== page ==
Photographing sports in the rain

This is written for baseball, but you can apply these comments to any sport.

If the game has a rain delay, you still have a pass for the new time. You are still responsible for being there. You can make amazing photos when it’s wet! Look for features in the stands, look for players goofing off, look for action shots with big splashes as people slide into base.

The school has rain covers for the long lenses and some cameras. Ask for them at the window. We also have a GoPro camera with a waterproof case. It’s very small and it might make some fun features.

Some places in the stadium that are covered. Check  out the other photographers who are at the game. Especially the photogs  from The State newspaper. Or find Alan Sharpe and/or Mary Ann Chastain.  They cover a lot of games, they are very professional, and they love to  mentor our students. They’ll have good tips, too, and maybe even plastic  or something you can borrow.
There are lots of ways to use plastic bags to cover your lens, but use  rubber bands or gaffer tape to make an opening so you can see. Be sure you  have a raincoat for yourself. Bring chamois clothes or towels to dry off
you and your gear. Bring a small cloth to wipe your lens often. Bring  extra socks or shoes if you don’t like to be squishy.

Here are a couple web sites I found really quickly. I’m sure you can find  more. You don’t need to buy a lens raincoat, but you can see how to rig  something on the cheap.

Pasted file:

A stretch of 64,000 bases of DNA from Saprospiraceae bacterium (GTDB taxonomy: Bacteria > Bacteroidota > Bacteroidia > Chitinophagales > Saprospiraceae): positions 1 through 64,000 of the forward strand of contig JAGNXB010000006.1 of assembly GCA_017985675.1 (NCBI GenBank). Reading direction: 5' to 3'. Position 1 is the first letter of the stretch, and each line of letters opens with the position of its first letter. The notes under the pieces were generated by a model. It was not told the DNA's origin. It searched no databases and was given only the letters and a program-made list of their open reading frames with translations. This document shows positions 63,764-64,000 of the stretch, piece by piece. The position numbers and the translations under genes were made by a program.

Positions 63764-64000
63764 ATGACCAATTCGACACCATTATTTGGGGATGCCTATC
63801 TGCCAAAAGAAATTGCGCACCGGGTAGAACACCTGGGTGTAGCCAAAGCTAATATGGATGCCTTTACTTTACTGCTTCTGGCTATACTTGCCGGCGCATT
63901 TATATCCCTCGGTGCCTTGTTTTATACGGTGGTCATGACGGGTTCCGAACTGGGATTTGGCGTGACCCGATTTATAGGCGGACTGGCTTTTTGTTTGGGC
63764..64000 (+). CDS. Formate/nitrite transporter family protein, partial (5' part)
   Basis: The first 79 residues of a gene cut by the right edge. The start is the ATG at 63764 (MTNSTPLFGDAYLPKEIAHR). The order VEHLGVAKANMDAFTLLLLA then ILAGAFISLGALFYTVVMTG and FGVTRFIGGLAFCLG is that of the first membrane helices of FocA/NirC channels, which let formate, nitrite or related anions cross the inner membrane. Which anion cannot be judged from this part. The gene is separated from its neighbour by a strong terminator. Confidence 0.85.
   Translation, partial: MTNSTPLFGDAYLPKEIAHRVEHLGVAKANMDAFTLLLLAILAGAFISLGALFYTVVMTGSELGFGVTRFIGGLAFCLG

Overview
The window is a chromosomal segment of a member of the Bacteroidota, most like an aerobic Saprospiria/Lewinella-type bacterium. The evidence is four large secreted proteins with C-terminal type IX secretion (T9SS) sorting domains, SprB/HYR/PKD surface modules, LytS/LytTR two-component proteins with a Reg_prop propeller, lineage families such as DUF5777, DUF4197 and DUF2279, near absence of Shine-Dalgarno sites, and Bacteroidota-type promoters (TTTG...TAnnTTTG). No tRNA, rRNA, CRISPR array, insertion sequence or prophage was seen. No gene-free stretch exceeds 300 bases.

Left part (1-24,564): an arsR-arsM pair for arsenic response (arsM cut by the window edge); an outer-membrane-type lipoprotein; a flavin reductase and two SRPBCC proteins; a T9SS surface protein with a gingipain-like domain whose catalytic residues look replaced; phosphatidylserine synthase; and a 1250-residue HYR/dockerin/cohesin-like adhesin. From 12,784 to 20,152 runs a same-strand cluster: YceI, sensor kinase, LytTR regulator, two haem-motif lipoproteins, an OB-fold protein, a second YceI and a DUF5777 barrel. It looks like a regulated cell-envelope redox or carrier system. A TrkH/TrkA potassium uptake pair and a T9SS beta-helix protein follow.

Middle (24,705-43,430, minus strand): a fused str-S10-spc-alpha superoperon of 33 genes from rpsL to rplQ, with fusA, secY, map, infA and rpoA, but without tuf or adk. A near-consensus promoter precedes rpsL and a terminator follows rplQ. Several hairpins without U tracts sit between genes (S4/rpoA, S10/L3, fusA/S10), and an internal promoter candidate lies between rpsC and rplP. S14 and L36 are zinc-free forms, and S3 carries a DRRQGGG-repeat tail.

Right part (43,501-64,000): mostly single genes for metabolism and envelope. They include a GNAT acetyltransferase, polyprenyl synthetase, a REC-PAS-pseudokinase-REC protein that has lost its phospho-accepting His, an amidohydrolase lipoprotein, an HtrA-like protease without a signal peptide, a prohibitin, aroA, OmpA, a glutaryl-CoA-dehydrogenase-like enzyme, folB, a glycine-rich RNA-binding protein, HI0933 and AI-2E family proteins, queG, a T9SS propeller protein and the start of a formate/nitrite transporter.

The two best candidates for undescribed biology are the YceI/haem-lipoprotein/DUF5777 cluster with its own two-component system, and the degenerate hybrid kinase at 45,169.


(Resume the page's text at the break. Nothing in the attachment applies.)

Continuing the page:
7 Steps for Taking Photos in the Rain | Yanik’s Photo School
Rain Protection| B&H Photo Video
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Photographing SC Baseball

Reach out to the media coordinator to request a pass, at least 3 business days before the game or tournament. For a weekend event, request a pass by the previous Tuesday, or Wednesday at the latest.  There are a limited number of passes for each game, so plan ahead and request ahead of time.

If you get a pass, you are COMMITTED to covering that game. If it’s delayed or rained out, your pass applies to the game whenever it takes place.

Arrive at the stadium 90 mins. prior to start of the game. Pick up your pass at the Media Will Call Gate. Be sure to bring a photo ID. 

At the game, make contact with the Media Relations contact for any questions on site. Be sure to get a roster for both teams. They can give you a tour and hand out meal vouchers. Yes, they feed the media at games, because you are supposed to be there working.

You can set up your computer and store your things  in the  media work room. This is a good way to meet other photographers and professionals, but remember they are all working on deadline.

There are three official photo-specific places to stand. Two are next to the dugouts in a box marked out by red bars, and there is also a photo box above the seats by the walkway near concessions (first base side). You are also allowed behind home plate, again as long as you can find a spot where you are not in the way. Unofficially, you can pretty much shoot from anywhere around stadium as long as you’re not in the way of fans.

Remember that you are representing the J-school at this event. You are there to work. Dress in a professional manner: no skimpy clothes, wear close-toed shoes and dress for the weather. Do not wear Gamecocks logos or cheer for the home team. You’re supposed to be a journalist. 

Take the longest lens you can get your hands on — 300 mm or 400 mm with monopod– as well as a 70 – 200 mm. Don’t forget to have fun!

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